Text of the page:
Textbooks rank third on industry complaint list



Students using online stores for their textbook needs may be more likely to complain about something in the process.

In a list compiled by the Better Business Bureau of Central and Eastern Kentucky, textbooks ranked third in a list of the top 10 most-complained about industries in 2009. This was the first year textbooks appeared on the list, falling between auto dealers at No. 2 and Internet services at No. 4.

The list was based upon the number of complaints received in the 64-county area this chapter of the BBB serves, which includes Fayette County. Heather Clary, communications director for the BBB, said one of the textbook stores responsible for a large number of complaints was eCampus.com.

eCampus representatives did not respond to phone calls by press time.

According to the BBB Web site, eCampus received 372 complaints over the past three years. While Clary said the store has a generally good record of resolving the complaint, that is not always the case.

The reason for the complaints ranged from difficulty reaching the company to difficulty receiving the promised amount when selling back textbooks.

Carol Behr, owner of Kennedy Bookstore, said it hurts all textbook stores when a few have practices that disappoint customers.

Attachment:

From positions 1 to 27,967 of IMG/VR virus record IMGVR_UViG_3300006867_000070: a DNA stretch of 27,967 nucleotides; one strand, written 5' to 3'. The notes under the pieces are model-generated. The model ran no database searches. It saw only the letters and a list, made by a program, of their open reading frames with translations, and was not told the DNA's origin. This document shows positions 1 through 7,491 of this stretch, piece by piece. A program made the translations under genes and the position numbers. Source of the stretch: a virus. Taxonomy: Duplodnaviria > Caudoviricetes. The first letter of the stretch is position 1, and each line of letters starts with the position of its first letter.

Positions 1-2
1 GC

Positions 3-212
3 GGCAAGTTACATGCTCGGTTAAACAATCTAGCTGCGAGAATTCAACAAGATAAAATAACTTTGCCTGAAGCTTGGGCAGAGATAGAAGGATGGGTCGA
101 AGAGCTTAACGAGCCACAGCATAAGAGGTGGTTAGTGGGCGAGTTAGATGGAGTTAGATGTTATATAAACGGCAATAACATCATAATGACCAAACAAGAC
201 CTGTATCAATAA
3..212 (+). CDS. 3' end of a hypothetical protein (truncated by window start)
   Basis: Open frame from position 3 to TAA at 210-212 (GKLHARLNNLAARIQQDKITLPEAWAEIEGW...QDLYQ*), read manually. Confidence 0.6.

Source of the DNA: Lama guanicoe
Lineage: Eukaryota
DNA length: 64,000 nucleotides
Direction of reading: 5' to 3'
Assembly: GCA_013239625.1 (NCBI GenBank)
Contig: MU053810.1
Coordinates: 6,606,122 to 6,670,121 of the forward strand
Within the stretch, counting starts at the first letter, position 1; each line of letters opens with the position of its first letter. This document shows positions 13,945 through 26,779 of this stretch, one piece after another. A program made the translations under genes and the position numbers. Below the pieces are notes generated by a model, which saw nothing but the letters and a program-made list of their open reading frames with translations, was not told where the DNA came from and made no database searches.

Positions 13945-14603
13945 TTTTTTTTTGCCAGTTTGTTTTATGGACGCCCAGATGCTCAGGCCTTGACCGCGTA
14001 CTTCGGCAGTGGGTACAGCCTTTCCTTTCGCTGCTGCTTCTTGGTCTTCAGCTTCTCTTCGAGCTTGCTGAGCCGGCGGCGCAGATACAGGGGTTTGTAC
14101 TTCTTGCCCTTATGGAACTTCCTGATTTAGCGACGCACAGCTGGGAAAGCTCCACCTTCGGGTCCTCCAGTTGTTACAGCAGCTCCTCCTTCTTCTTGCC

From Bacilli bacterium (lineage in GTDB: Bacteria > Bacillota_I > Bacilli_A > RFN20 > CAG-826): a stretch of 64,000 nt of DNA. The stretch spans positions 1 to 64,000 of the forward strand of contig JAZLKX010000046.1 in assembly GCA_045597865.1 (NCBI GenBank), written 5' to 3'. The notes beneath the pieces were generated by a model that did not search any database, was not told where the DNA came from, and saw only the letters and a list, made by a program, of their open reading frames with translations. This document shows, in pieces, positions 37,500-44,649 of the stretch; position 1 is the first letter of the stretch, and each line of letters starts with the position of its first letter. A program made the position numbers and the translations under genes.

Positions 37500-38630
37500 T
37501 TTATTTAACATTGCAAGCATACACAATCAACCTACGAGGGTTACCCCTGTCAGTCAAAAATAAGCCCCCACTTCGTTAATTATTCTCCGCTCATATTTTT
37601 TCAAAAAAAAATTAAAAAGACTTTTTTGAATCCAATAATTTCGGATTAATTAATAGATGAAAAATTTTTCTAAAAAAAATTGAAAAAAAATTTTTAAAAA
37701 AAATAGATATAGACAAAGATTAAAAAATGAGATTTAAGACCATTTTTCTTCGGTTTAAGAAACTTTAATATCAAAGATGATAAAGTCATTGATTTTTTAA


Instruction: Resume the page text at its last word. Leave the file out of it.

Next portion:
“It’s not acceptable at all,” Behr said. “Unfortunately it lumps all bookstores together.”

Kennedy has not received any complaints through the BBB over the past three years. Behr said local bookstores might have a lower complaint rate because they are focused on one certain area of students and can give extra attention to their campus demographic, as opposed to Internet-based book sellers who operate nationwide.

“90 percent of our effort is on the University of Kentucky; eCampus is trying to do that all over the country,” she said. “On the other hand, we all live and breathe UK. We have more of a relationship with the customer and we’re not just looking to make a nickel.”

Clary said just because a business has a large number of complaints does not always mean that business is troublesome. It might be because that business has more consumer activity.

“eCampus is up there because they have a high volume of business in (the Central Kentucky) area,” Clary said.

Because eCampus serves campuses other than UK, Behr said it is probably difficult for them to process complaints, where at a local store she can deal with a complaint immediately.

“We try very hard to have every price right for the class,” she said. “Sometimes we make mistakes but our policy is to fix it as soon as possible.”

Wildcat Textbooks is another Lexington textbook store that received no complaints through the BBB in the past three years. David Wade, manager for Wildcat Textbooks, said local stores may have better service records because they are in competition with each other to keep students happy.

“I think UK is unique because there are different stores to provide competition,” Wade said. “We try to work with people on returns. If somebody gets the wrong book, we try to work with them.”